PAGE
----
Finding out how your child is doing in school — and if they are actually going to class — is now just a swipe or text message away.

Parents and teachers are now able to connect through the app Kinvolved, which allows both parties to communicate on a live and daily basis to discuss how children are doing at school.

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Through the app teachers are able to track daily attendance and lateness and send parents real-time text messages or emails letting them know what is going on with their children.

“We are helping with the foundational piece, which is seeing that kids show up,” said co-founder Miriam Altman. “Our goal is for students to show up so the teachers have the opportunity to teach the kids.”

The idea of the app Kinvolved was born after Altman connected with Alexandra Meis over the issue of attendance at schools and the overall affect it had on students’ education.

Altman, who was a teacher in the New York City public school system until 2011, and Meis, a parent advocate, each added different perspectives to the ongoing issue plaguing many New York City schools.

After winning a competition on developing an application that could improve an issue seen in every day life, Kinvolved was launched in beta testing in 2012.

Since then about 100 schools — most of which are city public schools serving students in high need communities — are using the app and there has been nothing but positive feedback from educators and parents.

“It’s a battle we feel that we are winning for sure,” Altman said. “We are consistently getting feedback from schools on how we can improve.”

Through the app, teachers track attendance and can send automated notification to parents in six different languages and parents are able to respond directly to the message, either through the mobile app or via their computers.

The notifications can also communicate about other topics such as update on upcoming tests, dates for parent teacher conferences and information on specific students.

And as the app continues to grow — with more features being added as more feedback rolls in from educators and parents — founders want to continue to see the impact it has on reducing both chronic lateness and absences. Overall, in the long term they would like to also be able to coordinate the data that comes through the application and correlate it with graduation rates at the schools.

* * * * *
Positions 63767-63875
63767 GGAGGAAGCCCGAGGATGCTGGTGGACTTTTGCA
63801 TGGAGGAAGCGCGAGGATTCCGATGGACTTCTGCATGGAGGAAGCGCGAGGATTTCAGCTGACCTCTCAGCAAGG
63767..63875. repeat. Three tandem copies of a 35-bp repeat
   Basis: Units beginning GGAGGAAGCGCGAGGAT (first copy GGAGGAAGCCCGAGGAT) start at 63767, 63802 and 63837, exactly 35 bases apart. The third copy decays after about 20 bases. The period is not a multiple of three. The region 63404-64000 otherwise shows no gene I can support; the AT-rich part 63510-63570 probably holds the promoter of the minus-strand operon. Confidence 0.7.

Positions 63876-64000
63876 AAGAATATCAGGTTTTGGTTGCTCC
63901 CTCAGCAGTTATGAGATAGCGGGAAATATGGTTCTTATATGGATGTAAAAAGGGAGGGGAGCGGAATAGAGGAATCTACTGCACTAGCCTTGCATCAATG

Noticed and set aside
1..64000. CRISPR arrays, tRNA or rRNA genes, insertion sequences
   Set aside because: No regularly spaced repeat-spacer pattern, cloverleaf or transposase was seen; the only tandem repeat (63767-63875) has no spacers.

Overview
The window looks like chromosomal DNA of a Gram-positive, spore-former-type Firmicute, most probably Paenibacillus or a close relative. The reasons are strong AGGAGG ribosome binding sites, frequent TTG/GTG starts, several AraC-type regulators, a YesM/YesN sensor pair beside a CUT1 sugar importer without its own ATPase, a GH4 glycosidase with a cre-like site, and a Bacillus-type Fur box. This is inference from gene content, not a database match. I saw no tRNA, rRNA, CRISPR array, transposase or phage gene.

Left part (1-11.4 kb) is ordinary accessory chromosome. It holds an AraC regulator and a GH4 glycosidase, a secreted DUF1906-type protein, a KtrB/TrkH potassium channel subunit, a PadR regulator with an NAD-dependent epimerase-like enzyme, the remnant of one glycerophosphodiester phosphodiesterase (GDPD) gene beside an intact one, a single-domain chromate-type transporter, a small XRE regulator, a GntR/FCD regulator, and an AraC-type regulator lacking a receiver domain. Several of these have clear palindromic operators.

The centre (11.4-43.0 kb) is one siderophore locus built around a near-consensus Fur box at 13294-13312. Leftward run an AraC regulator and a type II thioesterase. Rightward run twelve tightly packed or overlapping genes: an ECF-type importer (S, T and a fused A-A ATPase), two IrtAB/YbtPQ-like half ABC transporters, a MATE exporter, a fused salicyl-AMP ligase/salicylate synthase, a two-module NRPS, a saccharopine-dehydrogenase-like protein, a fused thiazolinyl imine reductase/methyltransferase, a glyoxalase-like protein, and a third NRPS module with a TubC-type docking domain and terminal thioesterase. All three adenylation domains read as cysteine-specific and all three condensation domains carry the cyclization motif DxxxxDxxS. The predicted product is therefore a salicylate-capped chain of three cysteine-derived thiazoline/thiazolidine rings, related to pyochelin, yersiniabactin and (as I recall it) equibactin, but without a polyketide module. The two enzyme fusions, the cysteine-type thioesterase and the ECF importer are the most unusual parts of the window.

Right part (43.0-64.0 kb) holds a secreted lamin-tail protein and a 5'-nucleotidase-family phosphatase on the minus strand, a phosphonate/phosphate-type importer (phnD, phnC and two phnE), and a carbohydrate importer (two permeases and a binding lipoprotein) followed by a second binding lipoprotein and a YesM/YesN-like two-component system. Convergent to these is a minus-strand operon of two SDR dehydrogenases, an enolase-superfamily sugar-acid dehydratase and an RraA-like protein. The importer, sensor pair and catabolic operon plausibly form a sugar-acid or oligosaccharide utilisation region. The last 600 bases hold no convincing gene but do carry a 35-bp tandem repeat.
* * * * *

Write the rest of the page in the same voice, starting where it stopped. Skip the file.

“Our end goal is to improve the graduation rate,” Altman said. “We are very proud to be doing this work…And there is a lot of proof in the value of this.”

The proof has been great for Karoline Alexander, a community school director at P.S. 154 in Harlem, who has been using the app for about a year and has seen a great impact at the school.

“I love it. It’s a really great tool to not only track attendance but also contact our parents,” Alexander said. “This year it has been a huge boost for our family engagement.”

Alexander helped bring the application to the school about a year ago through the community-based organization Teacher College at Columbia University, which provided the funding for the app.

She added that prior to the app coming to the school, robocalls were used to alert parents of any student absence. However, many times the numbers for parents were wrong and messages were never received.

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Now with the app, Alexander said parents are actually making sure their numbers are updated and are constantly engaging with teachers through email or texts. Parents alert teachers of their child’s absence or lateness and according to Alexander attendance has gone up two percent at the school since last year.

“Having Kinvolved has us step up our system,” she said. “I truly love it because I think our society is going that way to be totally technology based. So to be able to send a message back and forth to parents, it’s the new age.”